The results are that newer releases tend to do worse at 1 thread, 5.7.5 does best at 32 threads and 5.7.5 does slightly worse than 5.6.21 at less than 32 threads. We need to fix the regressions in 5.7.5 at less-than-high concurrency workloads.
The test here was the same as described in my previous posts with one exception -- the test tables have a secondary index on (k,c) and note that the column c is set to 0 at test start. The updates are of the form: UPDATE $table SET c = c + 1 WHERE id = $X. The test tables look like:
CREATE TABLE sbtest1 (
id int(10) unsigned NOT NULL auto_increment,
k int(10) unsigned NOT NULL default '0',
c char(120) NOT NULL default '',
pad char(60) NOT NULL default '',
PRIMARY KEY (id),
KEY k (k,c)
) ENGINE=InnoDB AUTO_INCREMENT=8000001 DEFAULT CHARSET=latin1
There were 8 tables in the database with 8M rows per table. Tests were run for 1 thread with 1 table and 8, 16, 32 threads with 8 tables. The test at each concurrency level was run for 10 minutes. Tests were run for a 1G (IO-bound) and 32G (cached) InnoDB buffer pool. For the cached test the tables were read into the buffer pool at test start. The updates/second rate from these tests had more variance than previous tests. I ran tests many times and report rates here that were typical. For the 1-thread tests that use 1 table, the database (1 table) is 2G. For the 8, 16 and 32 thread tests that use 8 tables the database (8 tables) is 16G.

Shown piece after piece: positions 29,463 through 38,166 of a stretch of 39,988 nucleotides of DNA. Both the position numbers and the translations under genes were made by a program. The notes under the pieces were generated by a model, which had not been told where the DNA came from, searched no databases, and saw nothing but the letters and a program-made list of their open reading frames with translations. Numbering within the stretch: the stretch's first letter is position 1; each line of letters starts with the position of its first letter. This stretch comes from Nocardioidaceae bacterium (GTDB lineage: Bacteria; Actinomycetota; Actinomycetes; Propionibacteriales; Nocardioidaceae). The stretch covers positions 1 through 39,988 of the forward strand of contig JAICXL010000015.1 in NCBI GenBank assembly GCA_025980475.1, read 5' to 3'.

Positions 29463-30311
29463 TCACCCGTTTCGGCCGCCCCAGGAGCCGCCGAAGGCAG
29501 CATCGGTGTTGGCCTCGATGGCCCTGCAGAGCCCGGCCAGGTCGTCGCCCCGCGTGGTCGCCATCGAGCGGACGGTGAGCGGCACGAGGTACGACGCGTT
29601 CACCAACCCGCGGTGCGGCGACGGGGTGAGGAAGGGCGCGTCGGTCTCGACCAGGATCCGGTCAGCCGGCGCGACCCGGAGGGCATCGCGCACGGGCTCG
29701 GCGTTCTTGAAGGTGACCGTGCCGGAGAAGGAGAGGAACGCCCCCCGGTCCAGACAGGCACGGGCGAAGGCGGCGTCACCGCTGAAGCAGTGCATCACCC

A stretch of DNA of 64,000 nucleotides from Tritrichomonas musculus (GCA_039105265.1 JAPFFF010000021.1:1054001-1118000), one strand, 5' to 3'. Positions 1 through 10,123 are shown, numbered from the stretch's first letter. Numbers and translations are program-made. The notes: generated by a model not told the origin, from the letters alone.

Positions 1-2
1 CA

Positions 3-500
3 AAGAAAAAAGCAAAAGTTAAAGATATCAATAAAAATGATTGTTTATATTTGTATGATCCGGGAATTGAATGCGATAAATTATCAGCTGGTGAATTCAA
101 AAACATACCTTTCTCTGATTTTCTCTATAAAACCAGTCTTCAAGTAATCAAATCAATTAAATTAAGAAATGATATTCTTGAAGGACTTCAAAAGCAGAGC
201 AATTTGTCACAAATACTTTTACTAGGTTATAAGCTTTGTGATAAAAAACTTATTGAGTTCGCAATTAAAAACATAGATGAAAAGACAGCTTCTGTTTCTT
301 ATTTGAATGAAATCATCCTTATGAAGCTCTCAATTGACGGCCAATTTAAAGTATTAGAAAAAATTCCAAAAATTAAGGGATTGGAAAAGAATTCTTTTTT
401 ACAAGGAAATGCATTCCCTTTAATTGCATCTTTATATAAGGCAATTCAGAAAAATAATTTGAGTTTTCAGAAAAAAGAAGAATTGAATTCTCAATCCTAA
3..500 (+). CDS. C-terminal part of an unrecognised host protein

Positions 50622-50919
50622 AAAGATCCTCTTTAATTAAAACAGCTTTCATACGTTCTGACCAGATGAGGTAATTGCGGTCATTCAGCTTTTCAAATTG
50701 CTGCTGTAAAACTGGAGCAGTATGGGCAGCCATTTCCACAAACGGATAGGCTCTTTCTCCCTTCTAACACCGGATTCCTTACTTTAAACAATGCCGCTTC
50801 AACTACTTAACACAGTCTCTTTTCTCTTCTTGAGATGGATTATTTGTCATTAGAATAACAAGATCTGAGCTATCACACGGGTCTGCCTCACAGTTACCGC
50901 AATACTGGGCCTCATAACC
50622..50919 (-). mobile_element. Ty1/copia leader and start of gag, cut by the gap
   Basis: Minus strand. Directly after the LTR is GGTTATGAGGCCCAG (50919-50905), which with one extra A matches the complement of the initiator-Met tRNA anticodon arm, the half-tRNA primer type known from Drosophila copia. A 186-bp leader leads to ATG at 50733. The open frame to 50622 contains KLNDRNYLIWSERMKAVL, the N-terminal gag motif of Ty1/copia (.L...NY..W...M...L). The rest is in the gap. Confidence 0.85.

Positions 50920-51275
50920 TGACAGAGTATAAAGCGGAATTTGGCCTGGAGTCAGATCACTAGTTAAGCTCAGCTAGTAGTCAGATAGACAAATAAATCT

results at 1 thread
The rates for a cached database and 1 thread match most previous results -- newer releases are much slower than older releases and MySQL 5.7.5 is about 1.5X worse than MySQL 5.0.85. The results for the IO-bound setup don't follow that trend. Newer releases do better. I regret that I did not have the time to explain the difference between 5.6.21 and 5.7.5.
results at many threads
MySQL 5.7.5 and 5.6.21 are much better than older releases. 5.6.21 does better than 5.7.5 at 8 and 16 threads while 5.7.5 is the best at 32 threads.